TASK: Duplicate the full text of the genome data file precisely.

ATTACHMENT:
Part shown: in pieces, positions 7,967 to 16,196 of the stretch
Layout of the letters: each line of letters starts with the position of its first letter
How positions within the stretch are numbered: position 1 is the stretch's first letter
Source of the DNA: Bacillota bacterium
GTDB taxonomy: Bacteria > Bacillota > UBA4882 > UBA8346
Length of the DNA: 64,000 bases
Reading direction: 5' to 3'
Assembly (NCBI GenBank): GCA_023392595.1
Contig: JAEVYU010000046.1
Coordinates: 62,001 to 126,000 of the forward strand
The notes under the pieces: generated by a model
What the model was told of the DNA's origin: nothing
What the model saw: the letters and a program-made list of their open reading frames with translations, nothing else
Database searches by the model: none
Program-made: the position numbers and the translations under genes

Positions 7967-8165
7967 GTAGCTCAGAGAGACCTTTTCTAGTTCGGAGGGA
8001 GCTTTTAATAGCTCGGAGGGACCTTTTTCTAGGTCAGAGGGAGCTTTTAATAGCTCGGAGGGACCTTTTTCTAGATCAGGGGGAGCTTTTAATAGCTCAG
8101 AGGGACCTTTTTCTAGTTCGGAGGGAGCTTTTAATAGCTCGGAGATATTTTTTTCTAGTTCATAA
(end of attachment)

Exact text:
Part shown: in pieces, positions 7,967 to 16,196 of the stretch
Layout of the letters: each line of letters starts with the position of its first letter
How positions within the stretch are numbered: position 1 is the stretch's first letter
Source of the DNA: Bacillota bacterium
GTDB taxonomy: Bacteria > Bacillota > UBA4882 > UBA8346
Length of the DNA: 64,000 bases
Reading direction: 5' to 3'
Assembly (NCBI GenBank): GCA_023392595.1
Contig: JAEVYU010000046.1
Coordinates: 62,001 to 126,000 of the forward strand
The notes under the pieces: generated by a model
What the model was told of the DNA's origin: nothing
What the model saw: the letters and a program-made list of their open reading frames with translations, nothing else
Database searches by the model: none
Program-made: the position numbers and the translations under genes

Positions 7967-8165
7967 GTAGCTCAGAGAGACCTTTTCTAGTTCGGAGGGA
8001 GCTTTTAATAGCTCGGAGGGACCTTTTTCTAGGTCAGAGGGAGCTTTTAATAGCTCGGAGGGACCTTTTTCTAGATCAGGGGGAGCTTTTAATAGCTCAG
8101 AGGGACCTTTTTCTAGTTCGGAGGGAGCTTTTAATAGCTCGGAGATATTTTTTTCTAGTTCATAA